COMMUNITY councils across the city want to see more environmental wardens on the beat in a bid to tackle the problem of dog fouling.
A dozen groups have come forward to express concerns after plans were unveiled to ban dogs from Portobello beach following complaints about out-of-control pets.
Representatives from neighbourhoods throughout the Capital said a lack of visible wardens was allowing irresponsible owners to get away with their behaviour.
They said dog mess on the streets and in public parks was always hot topic during their regular meetings.
Alex Dale, chair of Drylaw/Telford Community Council, said he wanted to see more wardens in areas where dog walking was popular.
He said: “The problem is that there’s not a lot of wardens. I’d like to see more resources targeted at eliminating this problem, as it is really quite offensive.”
Currie Community Council leader Graham Dane said: “It’s quite a serious problem here, especially around Currie Primary School.”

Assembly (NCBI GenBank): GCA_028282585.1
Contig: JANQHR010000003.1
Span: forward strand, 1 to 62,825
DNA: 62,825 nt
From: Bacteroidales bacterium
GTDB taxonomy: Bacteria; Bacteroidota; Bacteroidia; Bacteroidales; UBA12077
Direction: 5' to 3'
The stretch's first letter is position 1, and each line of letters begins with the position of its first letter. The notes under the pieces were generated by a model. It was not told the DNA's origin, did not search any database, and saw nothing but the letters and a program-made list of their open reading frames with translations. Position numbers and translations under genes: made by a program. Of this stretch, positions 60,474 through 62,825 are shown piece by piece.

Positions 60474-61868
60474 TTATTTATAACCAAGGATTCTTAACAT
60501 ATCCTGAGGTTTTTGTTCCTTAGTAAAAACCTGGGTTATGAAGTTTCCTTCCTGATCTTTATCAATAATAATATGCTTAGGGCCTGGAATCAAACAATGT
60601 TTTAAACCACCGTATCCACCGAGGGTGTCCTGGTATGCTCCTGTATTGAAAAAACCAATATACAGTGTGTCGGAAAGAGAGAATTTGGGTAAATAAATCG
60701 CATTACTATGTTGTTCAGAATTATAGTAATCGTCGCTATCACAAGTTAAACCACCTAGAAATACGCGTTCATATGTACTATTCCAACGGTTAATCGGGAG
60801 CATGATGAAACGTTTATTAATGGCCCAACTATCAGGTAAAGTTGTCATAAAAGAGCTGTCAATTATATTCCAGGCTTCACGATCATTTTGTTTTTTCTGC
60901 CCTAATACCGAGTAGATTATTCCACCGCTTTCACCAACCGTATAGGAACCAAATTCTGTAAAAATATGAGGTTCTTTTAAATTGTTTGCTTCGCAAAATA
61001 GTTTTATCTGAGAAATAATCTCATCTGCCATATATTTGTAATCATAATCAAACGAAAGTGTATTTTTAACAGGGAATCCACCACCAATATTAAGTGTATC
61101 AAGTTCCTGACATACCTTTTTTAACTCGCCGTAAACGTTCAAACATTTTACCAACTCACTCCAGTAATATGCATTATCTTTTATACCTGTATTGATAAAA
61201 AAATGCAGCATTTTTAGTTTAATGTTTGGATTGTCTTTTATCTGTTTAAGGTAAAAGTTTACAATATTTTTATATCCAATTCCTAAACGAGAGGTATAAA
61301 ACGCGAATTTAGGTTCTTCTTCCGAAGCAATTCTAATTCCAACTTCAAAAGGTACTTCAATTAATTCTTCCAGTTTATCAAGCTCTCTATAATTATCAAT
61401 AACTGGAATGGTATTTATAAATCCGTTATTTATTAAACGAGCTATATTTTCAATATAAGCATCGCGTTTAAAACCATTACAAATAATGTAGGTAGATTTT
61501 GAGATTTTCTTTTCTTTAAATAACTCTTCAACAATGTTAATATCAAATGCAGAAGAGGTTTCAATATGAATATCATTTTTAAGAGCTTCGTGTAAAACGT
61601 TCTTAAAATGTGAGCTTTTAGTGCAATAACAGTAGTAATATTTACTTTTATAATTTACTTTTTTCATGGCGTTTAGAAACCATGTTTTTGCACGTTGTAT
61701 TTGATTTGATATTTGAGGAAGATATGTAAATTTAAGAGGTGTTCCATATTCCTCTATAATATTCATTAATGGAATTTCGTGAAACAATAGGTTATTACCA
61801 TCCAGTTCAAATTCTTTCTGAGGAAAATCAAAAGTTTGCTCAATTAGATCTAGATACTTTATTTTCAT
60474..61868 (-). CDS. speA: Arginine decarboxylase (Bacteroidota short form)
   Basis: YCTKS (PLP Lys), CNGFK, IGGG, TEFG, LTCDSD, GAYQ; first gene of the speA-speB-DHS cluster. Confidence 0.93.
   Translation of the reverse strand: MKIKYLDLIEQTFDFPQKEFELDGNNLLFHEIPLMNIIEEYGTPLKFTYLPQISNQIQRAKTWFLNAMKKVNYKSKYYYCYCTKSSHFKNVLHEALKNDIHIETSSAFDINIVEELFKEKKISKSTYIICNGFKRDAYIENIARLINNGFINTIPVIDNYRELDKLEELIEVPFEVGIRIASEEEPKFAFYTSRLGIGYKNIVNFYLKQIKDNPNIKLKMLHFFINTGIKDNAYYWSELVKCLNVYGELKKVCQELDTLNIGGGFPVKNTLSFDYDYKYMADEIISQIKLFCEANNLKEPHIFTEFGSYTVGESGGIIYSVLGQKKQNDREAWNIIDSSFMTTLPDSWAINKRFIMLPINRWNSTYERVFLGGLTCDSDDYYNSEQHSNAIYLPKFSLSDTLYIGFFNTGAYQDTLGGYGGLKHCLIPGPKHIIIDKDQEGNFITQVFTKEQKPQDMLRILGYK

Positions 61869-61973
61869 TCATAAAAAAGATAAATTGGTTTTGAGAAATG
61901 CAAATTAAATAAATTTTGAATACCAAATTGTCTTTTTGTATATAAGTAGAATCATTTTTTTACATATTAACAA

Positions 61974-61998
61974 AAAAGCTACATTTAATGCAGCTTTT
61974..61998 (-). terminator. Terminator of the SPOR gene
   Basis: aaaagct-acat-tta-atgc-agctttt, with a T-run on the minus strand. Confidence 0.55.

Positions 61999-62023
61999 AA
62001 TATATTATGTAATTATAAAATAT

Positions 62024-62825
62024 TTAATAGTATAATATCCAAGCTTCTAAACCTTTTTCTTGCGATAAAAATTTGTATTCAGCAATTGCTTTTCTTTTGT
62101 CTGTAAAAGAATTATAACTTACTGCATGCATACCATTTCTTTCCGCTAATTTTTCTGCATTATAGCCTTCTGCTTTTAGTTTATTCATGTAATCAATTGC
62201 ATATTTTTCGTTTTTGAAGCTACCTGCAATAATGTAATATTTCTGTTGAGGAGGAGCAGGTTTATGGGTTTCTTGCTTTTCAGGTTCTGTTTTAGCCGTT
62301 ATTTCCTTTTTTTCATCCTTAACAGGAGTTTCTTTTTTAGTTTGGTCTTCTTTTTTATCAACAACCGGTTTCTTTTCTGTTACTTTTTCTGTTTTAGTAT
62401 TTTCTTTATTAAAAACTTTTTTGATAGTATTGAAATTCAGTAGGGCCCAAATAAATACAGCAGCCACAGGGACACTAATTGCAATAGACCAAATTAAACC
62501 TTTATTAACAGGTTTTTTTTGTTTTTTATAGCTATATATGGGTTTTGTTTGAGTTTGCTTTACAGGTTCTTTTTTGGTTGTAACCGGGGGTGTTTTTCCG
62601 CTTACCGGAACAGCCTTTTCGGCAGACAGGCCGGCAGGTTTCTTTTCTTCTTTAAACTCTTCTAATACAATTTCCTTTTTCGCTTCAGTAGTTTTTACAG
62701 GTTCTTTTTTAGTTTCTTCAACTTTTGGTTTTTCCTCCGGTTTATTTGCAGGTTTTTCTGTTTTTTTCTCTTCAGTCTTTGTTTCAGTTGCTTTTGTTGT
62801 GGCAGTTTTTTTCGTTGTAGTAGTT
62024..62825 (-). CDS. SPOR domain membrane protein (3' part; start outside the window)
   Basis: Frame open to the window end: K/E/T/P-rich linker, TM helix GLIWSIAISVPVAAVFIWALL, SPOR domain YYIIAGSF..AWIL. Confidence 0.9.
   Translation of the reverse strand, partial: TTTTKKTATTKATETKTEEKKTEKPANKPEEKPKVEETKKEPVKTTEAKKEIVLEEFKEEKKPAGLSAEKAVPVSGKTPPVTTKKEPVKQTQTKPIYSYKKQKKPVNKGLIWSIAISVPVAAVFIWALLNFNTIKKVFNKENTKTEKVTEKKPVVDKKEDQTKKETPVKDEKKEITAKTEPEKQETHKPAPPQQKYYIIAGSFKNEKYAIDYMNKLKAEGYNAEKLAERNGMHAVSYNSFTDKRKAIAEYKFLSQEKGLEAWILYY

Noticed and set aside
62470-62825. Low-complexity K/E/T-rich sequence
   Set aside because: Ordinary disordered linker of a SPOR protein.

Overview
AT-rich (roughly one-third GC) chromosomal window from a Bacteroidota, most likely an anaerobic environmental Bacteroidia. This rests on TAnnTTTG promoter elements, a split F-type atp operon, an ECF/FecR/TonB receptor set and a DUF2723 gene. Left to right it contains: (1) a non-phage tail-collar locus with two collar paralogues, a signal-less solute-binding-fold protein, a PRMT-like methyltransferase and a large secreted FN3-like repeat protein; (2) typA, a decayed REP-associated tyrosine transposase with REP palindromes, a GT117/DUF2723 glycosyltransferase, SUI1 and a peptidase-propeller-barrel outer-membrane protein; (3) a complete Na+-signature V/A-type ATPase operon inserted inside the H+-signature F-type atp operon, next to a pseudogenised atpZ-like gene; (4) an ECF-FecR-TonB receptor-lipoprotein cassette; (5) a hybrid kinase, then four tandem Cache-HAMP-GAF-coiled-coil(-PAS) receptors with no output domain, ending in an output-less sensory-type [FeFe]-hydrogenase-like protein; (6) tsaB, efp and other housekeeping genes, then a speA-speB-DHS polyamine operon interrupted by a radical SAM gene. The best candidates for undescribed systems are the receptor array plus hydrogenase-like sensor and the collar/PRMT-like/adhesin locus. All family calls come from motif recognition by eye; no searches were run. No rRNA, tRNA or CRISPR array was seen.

The Evening News told yesterday that a survey had been launched in Portobello asking for suggestions on how to clamp down on the problem.
A dog-free beach is one idea under consideration, while others have suggested big fines for owners who refused to clean up after their animal or attach a lead to it.
Richard Scott, chair of Trinity Community Council, said that his members had taken part in a survey last year and had called for more wardens to be put on patrol.
He said: “Dog fouling was one of the main issues raised by the respondents. Wardens seem to be few and far between, I don’t see them often, and they seem to focus on parks, when streets are also a big issue.”
A report in October last year revealed that there were more complaints about dog fouling in Edinburgh than in any other part of the country, with 5761 complaints over five years leading to 1008 fines being dished out.
Councillor Lesley Hinds, the city’s environment convener, said: “The council is very aware of the local communities’ concerns surrounding dog fouling, which is why during the past five years we have fined over 1000 irresponsible dog owners.
“A number of high-profile and successful educational campaigns have also been carried out. We try to deal with the problem by promoting responsible dog ownership, coordinating enforcement action, providing support for community groups and through education.
“We would encourage people to let us know where there are problems so we can target our resources.”